Vitamin K is the name given to a group of fat-soluble vitamins that are primarily responsible for aiding blood clot formation in our bodies. In fact, the reason why vitamin K was never named vitamin F (the next logical step after vitamin E) was to emphasize its central role in blood health: the “K” actually stands for “koagulation,” the German word for “clotting.”
In healthier times, deficiencies in vitamin K were rare since traditional diets incorporated a lot of leafy green vegetables – the world’s greatest sources of the vitamin. As processed food began to dominate our dinner tables in the twentieth century, however, deficiencies in this important nutrient, which can lead to easy bruising, nose and gum bleeding, and weakening of the bones, started to emerge. Fortunately, preventing or correcting a vitamin K deficiency is simply a case of eating more whole foods that are rich in it.
The Best Sources of Vitamin K
Kale – Kale is commonly regarded as the king of vitamin K, and it is the first vegetable people should turn to when suffering from a deficiency. According to Self‘s “NutritionData,” one ounce (28 grams) of cooked kale supplies our bodies with 229 micrograms of vitamin K, which is a whopping 286 percent of our recommended daily intake (RDI). Kale also contains high levels of vitamins A and C, which are antioxidants that guard us from accelerated aging and degenerative diseases.
Note: While naturally-sourced vitamin K is non-toxic and can be consumed in excess without problems (unless you’re on blood thinning medications), kale also happens to be rich in oxalic acid, a toxic organic acid that is known to bind itself to calcium in our bodies, causing muscle pain and other issues. Therefore, consuming kale on a regular basis should be avoided when possible.
Herbs – Herbs have long been regarded as more of a medicine than a regular food, and a cursory glance at their nutritional profiles helps explain why: Packed with more vitamins and minerals per weight than even some of the most celebrated vegetables, herbs can help transform even the blandest of meals into powerhouses of nutrition. This is especially true of basil, sage, and thyme, which are particularly rich in vitamins – including vitamin K. In fact, weight-by-weight, sage actually contains higher concentrations of vitamin K than kale itself. Remember to stick to non-irradiated herbs if you prefer dried herbs to fresh ones.
Spinach – The bright, vibrant-looking leaves of the spinach plant are famously packed with nutrients, and cooking them actually seems to increase their nutritional value. One cup of cooked spinach provides us with 138 micrograms of vitamin K, or 173 percent of our RDI. Our bodies will also receive large quantities of vitamin A, folate, dietary fiber, manganese and, of course, iron – the essential macromineral for which spinach is best-known. Spinach is also high in oxalic acid, however, so don’t go overboard.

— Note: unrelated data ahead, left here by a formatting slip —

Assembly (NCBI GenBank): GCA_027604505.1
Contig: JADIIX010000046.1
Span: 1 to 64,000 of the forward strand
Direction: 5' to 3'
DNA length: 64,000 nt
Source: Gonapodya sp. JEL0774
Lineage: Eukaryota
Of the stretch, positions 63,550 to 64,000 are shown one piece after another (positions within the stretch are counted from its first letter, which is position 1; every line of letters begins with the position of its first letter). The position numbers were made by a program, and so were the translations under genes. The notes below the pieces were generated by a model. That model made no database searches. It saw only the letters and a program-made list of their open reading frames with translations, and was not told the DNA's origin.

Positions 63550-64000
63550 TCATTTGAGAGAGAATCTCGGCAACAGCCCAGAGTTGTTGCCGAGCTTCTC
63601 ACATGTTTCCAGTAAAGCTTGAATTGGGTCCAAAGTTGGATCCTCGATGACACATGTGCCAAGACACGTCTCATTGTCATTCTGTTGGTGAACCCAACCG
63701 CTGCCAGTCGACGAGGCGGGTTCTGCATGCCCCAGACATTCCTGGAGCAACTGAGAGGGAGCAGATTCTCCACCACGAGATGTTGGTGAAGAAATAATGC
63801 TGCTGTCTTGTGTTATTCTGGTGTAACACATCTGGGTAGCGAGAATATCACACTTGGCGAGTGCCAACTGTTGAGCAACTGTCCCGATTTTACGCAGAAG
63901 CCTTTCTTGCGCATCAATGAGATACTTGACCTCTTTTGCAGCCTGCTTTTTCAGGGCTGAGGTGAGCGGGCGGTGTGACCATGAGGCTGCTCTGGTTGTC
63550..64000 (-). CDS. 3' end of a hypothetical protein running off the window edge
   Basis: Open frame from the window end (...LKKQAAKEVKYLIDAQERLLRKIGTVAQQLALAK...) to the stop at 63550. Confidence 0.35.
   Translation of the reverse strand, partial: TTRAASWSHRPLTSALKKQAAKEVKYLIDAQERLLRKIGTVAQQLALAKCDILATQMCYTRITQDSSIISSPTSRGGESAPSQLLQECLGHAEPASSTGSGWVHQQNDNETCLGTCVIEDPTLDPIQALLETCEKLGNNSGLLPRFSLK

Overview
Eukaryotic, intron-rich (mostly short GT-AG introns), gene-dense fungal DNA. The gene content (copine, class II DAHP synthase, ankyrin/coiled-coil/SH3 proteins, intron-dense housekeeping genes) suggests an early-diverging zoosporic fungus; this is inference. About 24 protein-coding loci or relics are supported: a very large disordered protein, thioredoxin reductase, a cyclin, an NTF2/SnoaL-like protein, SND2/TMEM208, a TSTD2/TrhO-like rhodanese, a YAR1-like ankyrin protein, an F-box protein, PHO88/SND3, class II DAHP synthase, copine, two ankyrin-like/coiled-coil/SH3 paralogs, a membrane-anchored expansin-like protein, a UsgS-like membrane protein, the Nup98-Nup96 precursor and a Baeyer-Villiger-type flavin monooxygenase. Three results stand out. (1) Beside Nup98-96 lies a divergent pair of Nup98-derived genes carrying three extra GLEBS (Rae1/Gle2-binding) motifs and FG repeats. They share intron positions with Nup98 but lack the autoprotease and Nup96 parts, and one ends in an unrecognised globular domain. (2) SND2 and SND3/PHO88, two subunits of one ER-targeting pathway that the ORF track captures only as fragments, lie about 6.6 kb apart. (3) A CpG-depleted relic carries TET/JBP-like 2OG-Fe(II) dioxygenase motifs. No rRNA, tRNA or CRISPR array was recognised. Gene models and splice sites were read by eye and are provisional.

Spring onions – Spring onions, also called scallions or green onions, are popular in salads and as toppings on soups and stews. One ounce of them contains 58 micrograms of vitamin K, or 72 percent of our RDI. They’re also good sources of calcium, iron, potassium, and manganese. Try and eat them raw when possible – cooking them depletes their mineral content.
Broccoli – Broccoli has always been the darling of nutritionists. Indeed, regular consumption of the plant’s flowering head has been consistently linked to improved brain function, regulation of blood pressure and, thanks to its significant carotenoid content, treatment of deteriorating eyesight, poor immunity, and even cancer. We can also add “improves blood health” to that list, however, since one ounce of cooked broccoli supplies us with almost 40 micrograms of vitamin K – enough to meet half of our RDI.
Brussels sprouts – They might taste disagreeable, but our grandmothers were right: sprouts really are good for us. Aside from containing more vitamin C than most other greens, these little round vegetables are also bursting with vitamin K – 39.3 micrograms of it per ounce, to be exact. You could help disguise their taste by sauteing them in a garlic broth, pickling them, or drenching them in olive oil (which will also add some beneficial fats to the meal).
About the Author
Michael Ravensthorpe is an independent writer whose research interests include nutrition, alternative medicine, and bushcraft. He is the creator of the website, Spiritfoods, through which he promotes the world’s healthiest foods.